Madonna's emotional speech raises big questions for baby boomer women

Madonna made people sit up and listen with her powerful speech.

Singer Madonna isn’t afraid of a little controversy and over the weekend she drummed up a bit more with her powerful speech at the Billboard Women in Music event where she was honoured as Woman of the Year.

While she was accepting her award, the singer gave a powerful speech that has resonated with millions of young women around the world, but drawn the ire of some baby boomers.

While many baby boomer women fought passionately for equal rights in their youth, many seem to have become more apathetic about it as they get older.

Instead of sympathising with young women going through the same thing they did, the attitude from a number of over 60 critics as been a blunt, “get over it”.

But why is this? In her speech, Madonna talked about how she had been shamed her whole career for what she wore, how she acted and what she said when many of the world’s biggest male celebrities at the time were doing the same thing.

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“I stand before you as a doormat … Oh, I mean, as a female entertainer,” she said.

“Thank you for acknowledging my ability to continue my career for 34 years in the face of blatant sexism and misogyny and constant bullying and relentless abuse.

“I was of course inspired by Debbie Harry and Chrissie Hynde and Aretha Franklin, but my real muse was David Bowie. He embodied male and female spirit and that suited me just fine. He made me think there were no rules. But I was wrong. There are no rules — if you’re a boy. There are rules if you’re a girl.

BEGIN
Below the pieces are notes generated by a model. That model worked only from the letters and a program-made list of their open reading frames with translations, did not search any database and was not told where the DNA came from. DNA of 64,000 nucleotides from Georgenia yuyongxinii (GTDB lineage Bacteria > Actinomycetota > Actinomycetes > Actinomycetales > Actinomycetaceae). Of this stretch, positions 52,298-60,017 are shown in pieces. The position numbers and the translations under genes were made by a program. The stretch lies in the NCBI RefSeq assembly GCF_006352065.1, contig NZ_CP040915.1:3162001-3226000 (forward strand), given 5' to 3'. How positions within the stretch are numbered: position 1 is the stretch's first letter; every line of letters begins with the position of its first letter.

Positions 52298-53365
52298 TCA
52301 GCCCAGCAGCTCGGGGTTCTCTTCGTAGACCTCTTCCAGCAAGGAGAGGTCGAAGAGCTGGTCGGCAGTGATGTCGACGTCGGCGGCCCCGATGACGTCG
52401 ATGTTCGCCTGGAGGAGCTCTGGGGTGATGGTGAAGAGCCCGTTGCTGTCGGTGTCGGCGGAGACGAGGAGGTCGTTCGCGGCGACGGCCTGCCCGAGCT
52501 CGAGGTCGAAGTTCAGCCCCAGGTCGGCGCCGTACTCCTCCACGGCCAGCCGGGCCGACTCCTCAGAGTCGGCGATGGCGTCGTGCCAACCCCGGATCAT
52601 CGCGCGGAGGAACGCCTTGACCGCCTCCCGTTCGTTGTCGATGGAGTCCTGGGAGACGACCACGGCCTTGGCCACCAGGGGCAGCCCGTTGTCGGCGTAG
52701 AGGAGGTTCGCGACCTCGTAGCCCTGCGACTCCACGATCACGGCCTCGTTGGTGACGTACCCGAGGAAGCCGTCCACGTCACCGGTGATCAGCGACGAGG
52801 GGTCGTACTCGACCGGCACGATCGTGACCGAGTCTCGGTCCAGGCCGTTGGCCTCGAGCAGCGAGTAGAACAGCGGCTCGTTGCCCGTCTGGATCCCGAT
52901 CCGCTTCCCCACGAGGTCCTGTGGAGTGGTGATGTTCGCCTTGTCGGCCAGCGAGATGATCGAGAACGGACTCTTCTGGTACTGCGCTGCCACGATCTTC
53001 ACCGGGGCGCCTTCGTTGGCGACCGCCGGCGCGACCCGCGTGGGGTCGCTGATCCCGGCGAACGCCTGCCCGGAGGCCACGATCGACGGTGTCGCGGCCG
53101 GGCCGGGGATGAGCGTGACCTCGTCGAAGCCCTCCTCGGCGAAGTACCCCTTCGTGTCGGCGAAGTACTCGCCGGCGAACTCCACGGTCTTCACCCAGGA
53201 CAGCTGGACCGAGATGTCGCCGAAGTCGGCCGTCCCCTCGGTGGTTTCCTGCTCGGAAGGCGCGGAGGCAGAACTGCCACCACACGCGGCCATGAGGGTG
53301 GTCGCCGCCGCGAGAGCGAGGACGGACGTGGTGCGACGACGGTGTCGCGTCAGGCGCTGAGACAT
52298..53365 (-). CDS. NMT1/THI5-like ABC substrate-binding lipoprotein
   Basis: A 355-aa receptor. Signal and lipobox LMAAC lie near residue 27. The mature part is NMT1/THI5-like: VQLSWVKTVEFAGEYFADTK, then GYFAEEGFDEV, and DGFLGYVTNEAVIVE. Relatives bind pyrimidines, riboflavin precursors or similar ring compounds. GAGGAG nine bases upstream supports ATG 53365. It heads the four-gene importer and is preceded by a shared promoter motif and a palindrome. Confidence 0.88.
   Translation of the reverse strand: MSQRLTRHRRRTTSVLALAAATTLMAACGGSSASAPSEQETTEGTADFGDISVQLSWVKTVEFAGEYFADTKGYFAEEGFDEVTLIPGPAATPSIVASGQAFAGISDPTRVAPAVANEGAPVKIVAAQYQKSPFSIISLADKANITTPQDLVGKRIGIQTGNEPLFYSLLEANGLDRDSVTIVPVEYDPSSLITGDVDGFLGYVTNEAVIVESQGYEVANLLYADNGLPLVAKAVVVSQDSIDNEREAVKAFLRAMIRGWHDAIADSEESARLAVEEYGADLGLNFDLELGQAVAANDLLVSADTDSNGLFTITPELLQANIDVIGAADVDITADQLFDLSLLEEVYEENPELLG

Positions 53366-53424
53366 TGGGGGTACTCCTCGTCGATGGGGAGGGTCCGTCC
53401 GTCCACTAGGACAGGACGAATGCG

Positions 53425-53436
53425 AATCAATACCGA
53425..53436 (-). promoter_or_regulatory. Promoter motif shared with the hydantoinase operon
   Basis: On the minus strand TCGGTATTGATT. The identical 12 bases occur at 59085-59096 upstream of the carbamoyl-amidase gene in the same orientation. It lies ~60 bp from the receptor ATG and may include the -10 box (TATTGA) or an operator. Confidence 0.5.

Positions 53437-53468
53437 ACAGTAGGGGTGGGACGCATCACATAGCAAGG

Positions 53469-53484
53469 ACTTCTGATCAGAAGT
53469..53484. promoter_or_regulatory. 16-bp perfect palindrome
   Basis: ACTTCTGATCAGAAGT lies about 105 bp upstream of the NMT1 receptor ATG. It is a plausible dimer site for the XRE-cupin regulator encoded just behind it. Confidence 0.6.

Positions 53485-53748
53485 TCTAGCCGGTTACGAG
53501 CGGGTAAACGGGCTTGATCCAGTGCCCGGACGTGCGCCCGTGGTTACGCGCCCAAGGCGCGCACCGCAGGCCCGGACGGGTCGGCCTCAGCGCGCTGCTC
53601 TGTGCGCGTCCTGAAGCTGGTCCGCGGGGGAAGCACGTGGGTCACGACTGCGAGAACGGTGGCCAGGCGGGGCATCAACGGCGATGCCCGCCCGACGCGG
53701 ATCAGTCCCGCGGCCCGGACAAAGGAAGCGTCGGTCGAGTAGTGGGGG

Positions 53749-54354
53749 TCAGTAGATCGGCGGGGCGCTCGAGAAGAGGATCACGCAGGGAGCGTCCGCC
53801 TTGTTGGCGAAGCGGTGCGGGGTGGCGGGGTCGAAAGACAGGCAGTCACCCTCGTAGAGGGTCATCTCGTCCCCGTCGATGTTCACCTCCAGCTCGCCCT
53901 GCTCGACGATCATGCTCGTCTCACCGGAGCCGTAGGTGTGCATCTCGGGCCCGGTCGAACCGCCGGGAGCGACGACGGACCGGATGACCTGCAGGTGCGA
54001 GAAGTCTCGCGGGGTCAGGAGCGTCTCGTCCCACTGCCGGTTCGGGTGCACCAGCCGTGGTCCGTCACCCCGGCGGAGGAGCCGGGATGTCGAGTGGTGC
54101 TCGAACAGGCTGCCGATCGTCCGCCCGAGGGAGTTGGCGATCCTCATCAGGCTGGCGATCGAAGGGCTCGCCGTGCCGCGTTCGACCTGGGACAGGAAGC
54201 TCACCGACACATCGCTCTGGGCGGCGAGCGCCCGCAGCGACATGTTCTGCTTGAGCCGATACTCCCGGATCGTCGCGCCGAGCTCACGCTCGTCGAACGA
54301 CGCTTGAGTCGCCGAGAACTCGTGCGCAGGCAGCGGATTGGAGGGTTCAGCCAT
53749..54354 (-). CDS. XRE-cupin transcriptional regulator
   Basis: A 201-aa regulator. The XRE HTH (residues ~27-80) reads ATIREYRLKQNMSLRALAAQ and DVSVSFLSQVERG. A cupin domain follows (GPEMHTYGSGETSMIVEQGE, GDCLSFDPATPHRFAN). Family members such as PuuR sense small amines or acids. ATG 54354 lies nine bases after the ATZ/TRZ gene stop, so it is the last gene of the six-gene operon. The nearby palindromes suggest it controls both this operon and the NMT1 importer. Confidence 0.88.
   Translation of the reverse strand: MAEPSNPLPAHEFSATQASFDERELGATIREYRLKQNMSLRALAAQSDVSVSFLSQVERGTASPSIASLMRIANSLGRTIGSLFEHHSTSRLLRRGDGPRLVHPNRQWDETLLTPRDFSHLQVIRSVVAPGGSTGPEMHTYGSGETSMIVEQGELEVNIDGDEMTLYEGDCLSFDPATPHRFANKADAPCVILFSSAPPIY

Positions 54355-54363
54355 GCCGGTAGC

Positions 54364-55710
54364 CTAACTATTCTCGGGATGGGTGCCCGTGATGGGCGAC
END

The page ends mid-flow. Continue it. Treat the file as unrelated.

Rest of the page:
“If you’re a girl, you have to play the game. You’re allowed to be pretty and cute and sexy. But don’t act too smart. Don’t have an opinion that’s out of line with the status quo. You are allowed to be objectified by men and dress like a slut, but don’t own your sluttiness. And do not, I repeat do not, share your own sexual fantasies with the world. Be what men want you to be, but more importantly, be what women feel comfortable with you being around other men. And finally, do not age.

“Because to age is a sin. You will be criticised and vilified and you will definitely not be played on the radio.”

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She said when she married Sean Penn, she was left alone for a while and was seen in a better a light as a ‘married women’. When they divorced though, she says she was once again tarnished as a ‘whore’.

“Eventually I was left alone because I married Sean Penn, and not only would he would bust a cap in your ass, but I was off the market,” she said.

“For a while I was not considered a threat. Years later, divorced and single — sorry Sean — I made my Erotica album and my Sex book was released. I remember being the headline of every newspaper and magazine. Everything I read about myself was damning. I was called a whore and a witch.

“One headline compared me to Satan. I said, ‘Wait a minute, isn’t Prince running around with fishnets and high heels and lipstick with his butt hanging out?’ Yes, he was. But he was a man.

“This was the first time I truly understood women do not have the same freedom as men.

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“We have to start appreciating our own worth and each other’s worth.

“Seek out strong women to befriend, to align yourself with, to learn from, to collaborate with, to be inspired by, to support, and enlightened by.”

So many baby boomer women will remember working in male dominated jobs where they were subjected to sexism every day because it was the norm back then.

But with so much effort put into making women more equal and fighting for their right to be recognised as smart and capable people, why aren’t these baby boomer women jumping at the chance to spread Madonna’s message and support the younger generation coming in after them?

We’d like to put this question to you today and hear what you think about this issue.

Do you think we need to support the younger generation dealing with sexism? Or should they suck it up and deal with it like we did?